His hit 1999 debut First View was nominated for an AFIM (Association for Independent Music) Award along with albums by Nelson Rangell and Chuck Loeb for best smooth jazz recording of 1999. The album scored three hit radio singles, hit the Top 20 on the Gavin and Radio & Records airplay charts and earned Oliver the distinction of \”Debut Artist of the Year\” from the national publication Smooth Jazz News.
2006 looks to be Oliver\’s busiest traveling year yet as he hits the road in support of Radiant, which was produced by famed Spyro Gyra keyboardist Tom Schuman plus super producer Michael \”B\” and features four vocal tracks (more than ever before) and seven instrumentals. The diversity of the tracks will position the disc perfectly for aggressive marketing towards both smooth jazz radio and Adult Contemporary radio.
In a genre where radio is often more concerned with \”music to fit your lifestyle,\” many up and coming artists snag airplay by emulating their successful established heroes. But no one quite approaches Steve\’s charismatic mix of colorful acoustic guitar melodies and wild vocal percussion and \”vocalese.\” This must-see-and-hear trademark has been part of his repertoire since the beloved solo spotlights he did on tour with (former Rippingtons percussionist) Steve Reid\’s Bamboo Forest from 1996 until he began recording First View.
While he\’s toured and performed with an exciting list of genre stars and legends–Rick Braun, Peter White, Marc Antoine, Everette Harp, Larry Carlton, Gato Barbieri–it was Steve\’s high profile role in Reid\’s band that finally gave him the opportunity to emerge as a budding instrumental star. More than simply the lead guitarist, he became a true partner of Reid\’s shortly after joining the band in 1996, writing nine songs on the Mysteries album and three on Bamboo Forest\’s new Passion In Paradise.
In 1999, Reid\’s first official year away from The Ripps, Oliver increased his exposure further by playing 120 dates around the country with the band. While all of this ensured strong radio acceptance for First View, the guitarist had been itching to go the solo route for a number of years. He was playing clubs in his native Northern California, doing a one man band type gig, when he first met Reid as the percussionist\’s opening act, and was even signed to the indie label Kokopelli in 1997.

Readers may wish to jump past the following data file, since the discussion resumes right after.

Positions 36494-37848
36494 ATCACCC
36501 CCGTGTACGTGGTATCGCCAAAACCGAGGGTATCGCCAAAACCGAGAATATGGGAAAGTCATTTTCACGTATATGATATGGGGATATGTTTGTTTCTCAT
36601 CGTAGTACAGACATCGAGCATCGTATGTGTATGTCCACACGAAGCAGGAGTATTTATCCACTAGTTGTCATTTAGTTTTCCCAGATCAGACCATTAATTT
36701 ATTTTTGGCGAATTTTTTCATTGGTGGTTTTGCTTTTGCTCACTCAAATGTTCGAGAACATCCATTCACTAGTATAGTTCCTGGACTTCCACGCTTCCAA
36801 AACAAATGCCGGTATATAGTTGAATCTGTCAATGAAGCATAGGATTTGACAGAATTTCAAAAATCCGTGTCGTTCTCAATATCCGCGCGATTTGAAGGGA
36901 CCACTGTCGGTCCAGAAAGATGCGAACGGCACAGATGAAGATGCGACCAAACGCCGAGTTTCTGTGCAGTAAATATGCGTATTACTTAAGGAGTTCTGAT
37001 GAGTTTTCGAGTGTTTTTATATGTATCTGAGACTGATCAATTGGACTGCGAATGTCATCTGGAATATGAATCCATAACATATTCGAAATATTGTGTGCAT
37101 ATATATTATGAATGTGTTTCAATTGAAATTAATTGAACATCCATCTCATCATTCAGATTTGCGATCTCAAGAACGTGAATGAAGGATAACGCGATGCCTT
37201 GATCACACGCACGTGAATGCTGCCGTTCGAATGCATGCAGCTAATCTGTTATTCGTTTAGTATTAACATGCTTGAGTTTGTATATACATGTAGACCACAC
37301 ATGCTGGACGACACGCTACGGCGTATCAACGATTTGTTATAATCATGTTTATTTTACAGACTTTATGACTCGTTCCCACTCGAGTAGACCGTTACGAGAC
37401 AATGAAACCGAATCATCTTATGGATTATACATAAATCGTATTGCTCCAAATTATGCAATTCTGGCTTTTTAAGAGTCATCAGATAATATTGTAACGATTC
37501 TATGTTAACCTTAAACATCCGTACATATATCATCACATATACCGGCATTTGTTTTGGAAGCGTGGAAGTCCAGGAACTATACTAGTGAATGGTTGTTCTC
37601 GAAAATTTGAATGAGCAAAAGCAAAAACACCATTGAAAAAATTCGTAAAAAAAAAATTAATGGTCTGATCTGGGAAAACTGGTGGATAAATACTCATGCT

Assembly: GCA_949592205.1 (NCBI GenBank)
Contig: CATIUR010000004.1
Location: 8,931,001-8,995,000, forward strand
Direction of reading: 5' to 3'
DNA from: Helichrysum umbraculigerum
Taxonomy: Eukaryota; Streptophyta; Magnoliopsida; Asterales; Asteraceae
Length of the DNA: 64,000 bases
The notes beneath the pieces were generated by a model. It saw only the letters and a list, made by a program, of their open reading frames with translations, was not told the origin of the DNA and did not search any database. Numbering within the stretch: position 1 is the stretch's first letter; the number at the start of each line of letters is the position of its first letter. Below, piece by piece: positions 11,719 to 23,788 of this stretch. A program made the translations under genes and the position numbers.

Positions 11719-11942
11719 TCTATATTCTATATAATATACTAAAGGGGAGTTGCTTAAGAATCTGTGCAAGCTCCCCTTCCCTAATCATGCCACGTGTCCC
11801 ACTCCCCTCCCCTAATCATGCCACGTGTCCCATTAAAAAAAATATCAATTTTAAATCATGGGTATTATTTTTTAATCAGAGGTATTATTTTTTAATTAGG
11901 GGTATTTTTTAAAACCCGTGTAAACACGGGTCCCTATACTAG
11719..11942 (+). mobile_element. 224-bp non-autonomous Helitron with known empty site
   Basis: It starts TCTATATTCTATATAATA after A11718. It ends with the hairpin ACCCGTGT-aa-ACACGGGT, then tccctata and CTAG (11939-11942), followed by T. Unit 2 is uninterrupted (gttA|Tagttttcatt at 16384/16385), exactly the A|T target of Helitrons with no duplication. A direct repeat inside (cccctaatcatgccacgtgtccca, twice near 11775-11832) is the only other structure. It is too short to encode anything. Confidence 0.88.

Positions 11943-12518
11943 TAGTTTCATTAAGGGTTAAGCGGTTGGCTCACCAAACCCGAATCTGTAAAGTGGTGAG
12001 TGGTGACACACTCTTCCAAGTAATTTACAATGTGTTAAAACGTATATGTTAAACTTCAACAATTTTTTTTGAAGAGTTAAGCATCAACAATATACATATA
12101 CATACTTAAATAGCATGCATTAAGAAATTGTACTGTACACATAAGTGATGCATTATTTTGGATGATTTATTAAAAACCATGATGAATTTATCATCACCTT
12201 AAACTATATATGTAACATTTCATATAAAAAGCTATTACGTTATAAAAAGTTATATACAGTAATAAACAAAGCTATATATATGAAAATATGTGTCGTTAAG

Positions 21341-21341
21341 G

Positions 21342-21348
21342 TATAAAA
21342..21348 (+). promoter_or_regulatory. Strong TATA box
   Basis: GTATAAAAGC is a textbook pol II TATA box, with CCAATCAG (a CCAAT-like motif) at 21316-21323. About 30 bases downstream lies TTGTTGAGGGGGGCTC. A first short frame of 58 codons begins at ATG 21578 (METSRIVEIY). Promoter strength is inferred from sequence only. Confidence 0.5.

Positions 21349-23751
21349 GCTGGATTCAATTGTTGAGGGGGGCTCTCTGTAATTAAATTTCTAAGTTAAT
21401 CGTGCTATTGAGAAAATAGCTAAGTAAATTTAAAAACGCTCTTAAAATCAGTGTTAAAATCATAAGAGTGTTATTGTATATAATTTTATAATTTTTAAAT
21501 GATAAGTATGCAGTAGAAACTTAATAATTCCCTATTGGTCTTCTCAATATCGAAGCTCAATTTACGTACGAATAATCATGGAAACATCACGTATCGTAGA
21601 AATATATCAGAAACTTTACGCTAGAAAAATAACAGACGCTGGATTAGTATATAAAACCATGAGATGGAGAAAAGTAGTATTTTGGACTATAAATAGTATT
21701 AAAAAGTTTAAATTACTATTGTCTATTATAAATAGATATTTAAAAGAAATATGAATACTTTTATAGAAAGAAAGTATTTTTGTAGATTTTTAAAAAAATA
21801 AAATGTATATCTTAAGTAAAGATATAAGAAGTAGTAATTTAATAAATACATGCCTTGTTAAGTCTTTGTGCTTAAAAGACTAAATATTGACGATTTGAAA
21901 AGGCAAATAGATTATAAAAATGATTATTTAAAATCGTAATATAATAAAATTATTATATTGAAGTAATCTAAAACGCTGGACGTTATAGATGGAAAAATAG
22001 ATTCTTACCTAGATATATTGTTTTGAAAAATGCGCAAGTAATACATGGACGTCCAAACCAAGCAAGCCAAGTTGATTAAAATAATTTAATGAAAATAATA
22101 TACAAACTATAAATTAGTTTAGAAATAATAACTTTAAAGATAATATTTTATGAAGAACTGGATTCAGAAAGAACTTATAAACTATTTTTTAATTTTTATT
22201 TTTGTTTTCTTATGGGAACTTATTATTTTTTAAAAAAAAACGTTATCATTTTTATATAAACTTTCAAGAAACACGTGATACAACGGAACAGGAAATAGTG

Growing up in Walnut Creek, California, his love for so many different styles and worship of every guitarist from Santana to Al Di Miola made every path an early possibility. \”In high school, I was playing in progressive rock bands in the style of Yes and Genesis, and trying to imitate the way they could so easily blend rock, classical and even a little jazz into the mix,\” he recalls. \”In 1988, I was in an eclectic band called Fragile Glass that toured with Eric Johnson and recorded a CD. Looking back, it\’s as though I had to go through a lot of phases to discover my true voice.
\”Music is therapy for me and makes me feel good, and I love exploring the possibilities in all the styles that I enjoy,\” he says. \”I\’m always thinking about how many people I will soon be sharing all this new music with. It\’s so much fun connecting with the audience and seeing them smile. They come to the show wanting to feel good, and I make sure they leave having been uplifted. It\’s very much a spiritual connection for me.\”
taken from : javajazzfestival.com/2008/artists